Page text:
Fifth, innovation in education. Among other things, it involves the creative use of the fascinating advances in technology to do away with the old style classroom teaching, which is going to be a history.

Look at the dramatic changes that are happening around us due to advances in Information & Communication Technology. Digitisation, virtualisation, mobilization and personalization are the four new megatrends. All these will lead to game changing cocreative, self-organising, self correcting, borderless, globally distributed, asynchronous, dynamic and open systems. Data, voice and video will be delivered with the already existing 3G and the imminent arrival of 4G in India. The processes of self-learning, interactive learning and lifelong learning will undergo a sea change with all these paradigm shifts.

Dr.Mashelkar suggest the following five points:

– We will make a transition from being a weak and hesitant private sector partner to a strong practitioner of privately managed non-profit institutions of higher education.

– We will do away from being a tentative destination for occasional foreign students to be a preferred global destination for foreign students.

– We will move from minor follower and a player in research and innovation to a global leader and a giant in research and innovation.

– We will be a confident and competitive intellectual property promoter rather than being protective and restrictive intellectual property practitioner.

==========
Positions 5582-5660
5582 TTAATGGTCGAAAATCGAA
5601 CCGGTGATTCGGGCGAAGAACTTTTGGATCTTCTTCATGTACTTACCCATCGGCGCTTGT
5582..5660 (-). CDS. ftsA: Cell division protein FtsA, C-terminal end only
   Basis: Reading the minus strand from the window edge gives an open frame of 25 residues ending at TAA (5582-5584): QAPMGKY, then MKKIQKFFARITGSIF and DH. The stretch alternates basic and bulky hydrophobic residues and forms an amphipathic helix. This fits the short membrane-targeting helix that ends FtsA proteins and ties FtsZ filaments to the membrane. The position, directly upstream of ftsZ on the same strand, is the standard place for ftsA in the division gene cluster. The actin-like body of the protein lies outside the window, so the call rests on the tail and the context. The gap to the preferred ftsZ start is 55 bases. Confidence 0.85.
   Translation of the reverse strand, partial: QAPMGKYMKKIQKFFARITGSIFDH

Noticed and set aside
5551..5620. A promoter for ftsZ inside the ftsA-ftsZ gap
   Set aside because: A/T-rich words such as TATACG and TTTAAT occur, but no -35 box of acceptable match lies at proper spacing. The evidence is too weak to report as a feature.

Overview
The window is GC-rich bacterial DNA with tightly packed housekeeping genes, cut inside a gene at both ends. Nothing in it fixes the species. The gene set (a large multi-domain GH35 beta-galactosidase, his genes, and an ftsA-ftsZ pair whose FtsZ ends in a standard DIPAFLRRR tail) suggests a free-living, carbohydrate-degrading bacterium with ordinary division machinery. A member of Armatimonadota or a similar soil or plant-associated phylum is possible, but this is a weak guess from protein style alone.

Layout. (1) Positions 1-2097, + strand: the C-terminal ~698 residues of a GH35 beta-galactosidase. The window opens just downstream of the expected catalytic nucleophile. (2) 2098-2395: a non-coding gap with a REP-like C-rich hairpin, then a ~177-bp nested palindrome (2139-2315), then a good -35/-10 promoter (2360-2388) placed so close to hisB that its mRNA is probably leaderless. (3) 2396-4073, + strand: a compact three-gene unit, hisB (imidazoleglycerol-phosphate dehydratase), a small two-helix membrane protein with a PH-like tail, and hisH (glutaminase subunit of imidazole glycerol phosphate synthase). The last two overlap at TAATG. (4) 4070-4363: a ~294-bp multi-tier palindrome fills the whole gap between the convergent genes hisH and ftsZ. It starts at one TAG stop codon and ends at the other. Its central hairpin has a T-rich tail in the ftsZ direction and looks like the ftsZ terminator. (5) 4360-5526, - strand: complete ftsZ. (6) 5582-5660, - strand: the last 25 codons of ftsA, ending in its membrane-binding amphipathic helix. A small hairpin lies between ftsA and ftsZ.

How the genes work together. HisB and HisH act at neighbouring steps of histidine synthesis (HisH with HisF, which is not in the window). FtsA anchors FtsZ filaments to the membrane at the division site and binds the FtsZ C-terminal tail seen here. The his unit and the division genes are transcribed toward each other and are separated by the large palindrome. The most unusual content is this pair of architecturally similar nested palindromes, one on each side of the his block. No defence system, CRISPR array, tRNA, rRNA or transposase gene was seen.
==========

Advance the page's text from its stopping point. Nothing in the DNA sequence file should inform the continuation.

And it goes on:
– Instead of being copier of ‘best’ practices in education and research, we will become the creator of ‘next’ practices in education and research.

And it is these paradigm shifts in our attitudes and in our actions that will make the dream of creating India into a leading developed innovation nation come true, and that too sooner rather than later.

As quoted by Nelson Mandela “Education is the most powerful weapon which you can use to change the world” and I fully agree with him because education changes human nature in a desirable way as the changes brought about by education are boundless and positive in nature. Education helps to surpass irrational restrictions, promoting equality, systematic functioning of a diverse country like India. Education reduces unemployment and improves the standard of living of people. Education increases people’s productivity and creativity. It encourages entrepreneurship and technological advancement. It plays a crucial role in ensuring economic, social progress and improving income distribution.

Education aids in the transmission of knowledge required to comprehend and process new information and to implement new technologies. Innovation is a direct consequence of imparting quality education to people. Education is vital for the economic growth and prosperity of a country.

As a result of the Right to Education, Right Education & Right Way of Education the literacy rate will increase and the unemployment rate in the country will decrease, which will automatically facilitate the economic growth of the country. With an increase in economic growth, there will be an equitable income distribution among people and it will also help in establishing an egalitarian society as education helps people think and act in an objective and broad manner. The right to education is a fundamental right of every citizen that should not be snatched from them because education gives meaning to life and replaces an empty mind with an open one.